BUSINESS ROUNDUPROW OVER CELL PLANS Cellular licence conditions released by government this week have led to some international investors threatening to withdraw from consortiums lining up to bid, writes SHERILEE BRIDGE.
Black empowerment groups, bitter that requested "empowerment regulations have been completely ignored", say the conditions are not based on sound business principles that would make the new licences viable.
This has left them with little to peg interested foreign investors, among others Finland's telecommunications utility Sonera and Telecom Italia with whom negotiations have been started.
Technology and equipment suppliers Nokia, Motorola, Nortel and Qualcomm are also waiting in the wings.
Market watchers saw other warning signs. Analysts and researchers feel that the conditions encourage reinforcement of the existing duopoly, instead of freeing the market for competition.
Telecommunications and IT industry research group BMI-Techknowledge say that insisting on the new networks upgrading third-generation technology as soon as possible is a "gamble", and it encourages network sharing.
The group also says that since the new networks are bound to want to offer nationwide service from the start they will close deals with MTN and Vodacom to bide their time and reduce initial capital outlay.
STERN CLINTON SHRUGS IT OFF President Bill Clinton shrugged off impeachment hearings against him in Washington to deliver a stern message to Japan on Friday that it must do more and act faster to pull itself and Asia out of recession.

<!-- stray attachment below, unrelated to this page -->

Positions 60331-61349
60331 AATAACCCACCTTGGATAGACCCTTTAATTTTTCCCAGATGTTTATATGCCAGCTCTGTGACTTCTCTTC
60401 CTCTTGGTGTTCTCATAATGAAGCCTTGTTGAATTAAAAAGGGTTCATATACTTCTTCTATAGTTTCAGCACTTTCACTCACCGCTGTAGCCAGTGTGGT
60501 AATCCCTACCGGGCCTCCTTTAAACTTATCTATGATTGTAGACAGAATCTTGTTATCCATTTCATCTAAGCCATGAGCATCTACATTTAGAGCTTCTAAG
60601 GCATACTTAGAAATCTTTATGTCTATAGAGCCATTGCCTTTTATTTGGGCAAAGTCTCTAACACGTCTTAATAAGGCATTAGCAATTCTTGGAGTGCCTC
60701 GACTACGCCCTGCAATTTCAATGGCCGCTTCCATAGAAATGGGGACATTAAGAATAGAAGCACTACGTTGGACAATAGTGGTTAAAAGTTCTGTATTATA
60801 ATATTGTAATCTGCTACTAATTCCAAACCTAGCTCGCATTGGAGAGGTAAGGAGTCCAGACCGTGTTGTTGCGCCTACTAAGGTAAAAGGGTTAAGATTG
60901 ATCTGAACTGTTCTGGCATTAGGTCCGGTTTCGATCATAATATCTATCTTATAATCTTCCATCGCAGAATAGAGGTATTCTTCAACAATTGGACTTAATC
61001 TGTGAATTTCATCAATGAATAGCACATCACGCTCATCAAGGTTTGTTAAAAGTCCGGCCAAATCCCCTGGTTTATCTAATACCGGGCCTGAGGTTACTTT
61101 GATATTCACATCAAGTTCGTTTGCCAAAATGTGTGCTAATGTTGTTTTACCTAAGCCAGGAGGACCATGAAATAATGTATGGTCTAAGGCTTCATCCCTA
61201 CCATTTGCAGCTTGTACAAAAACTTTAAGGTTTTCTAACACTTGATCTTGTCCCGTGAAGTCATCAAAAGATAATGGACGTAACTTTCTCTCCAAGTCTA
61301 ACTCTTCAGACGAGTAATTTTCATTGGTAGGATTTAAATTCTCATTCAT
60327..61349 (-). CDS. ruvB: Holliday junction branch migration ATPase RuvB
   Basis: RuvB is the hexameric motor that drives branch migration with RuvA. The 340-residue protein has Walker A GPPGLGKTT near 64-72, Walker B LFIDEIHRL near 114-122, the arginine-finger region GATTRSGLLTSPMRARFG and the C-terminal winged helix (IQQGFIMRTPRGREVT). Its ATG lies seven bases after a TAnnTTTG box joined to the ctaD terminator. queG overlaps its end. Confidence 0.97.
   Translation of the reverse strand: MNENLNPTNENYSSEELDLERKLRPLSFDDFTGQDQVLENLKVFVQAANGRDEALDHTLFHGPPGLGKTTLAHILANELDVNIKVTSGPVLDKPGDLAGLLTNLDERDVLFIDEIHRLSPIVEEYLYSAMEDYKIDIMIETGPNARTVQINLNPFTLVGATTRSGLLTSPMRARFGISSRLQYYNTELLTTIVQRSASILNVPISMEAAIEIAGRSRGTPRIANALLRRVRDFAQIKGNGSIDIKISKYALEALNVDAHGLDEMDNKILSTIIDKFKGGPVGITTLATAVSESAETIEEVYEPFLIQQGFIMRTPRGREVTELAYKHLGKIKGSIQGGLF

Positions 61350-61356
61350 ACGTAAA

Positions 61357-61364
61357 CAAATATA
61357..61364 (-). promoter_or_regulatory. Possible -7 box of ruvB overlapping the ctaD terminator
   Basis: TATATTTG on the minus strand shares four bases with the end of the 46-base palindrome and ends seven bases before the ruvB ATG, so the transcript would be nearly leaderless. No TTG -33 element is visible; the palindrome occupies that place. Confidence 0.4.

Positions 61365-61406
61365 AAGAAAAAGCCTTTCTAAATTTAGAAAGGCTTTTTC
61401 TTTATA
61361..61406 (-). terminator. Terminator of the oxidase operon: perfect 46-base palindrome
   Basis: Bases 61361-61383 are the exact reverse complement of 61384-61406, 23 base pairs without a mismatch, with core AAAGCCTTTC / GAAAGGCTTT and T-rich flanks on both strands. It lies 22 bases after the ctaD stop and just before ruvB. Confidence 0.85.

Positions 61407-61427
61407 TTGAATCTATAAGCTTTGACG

Wrapping up his visit to Tokyo, he warned of a protectionist backlash in the US if Japan failed to open its markets. He questioned whether Japan had done enough to end its downturn.
GERMAN RATES HOLD FIRM Bundesbank council member Klaus-Dieter Kuehbacher says European economic conditions do not at present necessitate adjustments in German interest rates. Speaking on Friday on the fringes of a European banking conference in Frankfurt, he said that the expected slowdown in European economic growth was no reason to panic.
IMF REMEDY 'NOT FOR ASIA' Steps prescribed by the International Monetary Fund for Asian nations for their economic turmoil since last year may not have been the best, says Japan's Economic Planning Agency.
Its annual White Paper on the world economy says that the IMF's urging of affected nations to follow a tight fiscal policy was effective for Mexico when it faced a crisis in 1994, but it is "questionable" whether it was "appropriate" for the Asian crisis.
PRODUCER PRICES EASE German producer prices fell 0.4% in October and were down 1.2% from the year-ago period, showing the biggest year-on-year decline since 1991.
The Federal Statistics Office says the decline in producer prices gained pace after a one percentage point fall in September and a 0.8% decline in August.
AMICABLE PARTING DAEWOO Motors and rally driver Sarel van der Merwe have reached an amicable financial agreement after the motor company's decision to withdraw from motorsport in South Africa, writes DON ROBERTSON.
The 11-time rally champion and colleague Enzo Kuun accordingly had their contracts terminated. In terms of the agreement, Daewoo has paid out Van der Merwe the outstanding amount on his two-year contract.
INVESTORS GO FOR GOLD Demand for gold as an investment increased during the third quarter as investors worldwide sought to preserve their wealth, according to the World Gold Council's quarterly survey Gold Demand Trends.
Total demand of 676 tons was just below the record third quarter of 1997. Jewellery was steady, and coin sales strong, especially in the US. The WGC's George Milling-Stanley says the coming festive periods are traditionally strong for gold: the Indian festival and wedding season, Christmas and the Chinese New Year. Gold edged towards $298/oz this week.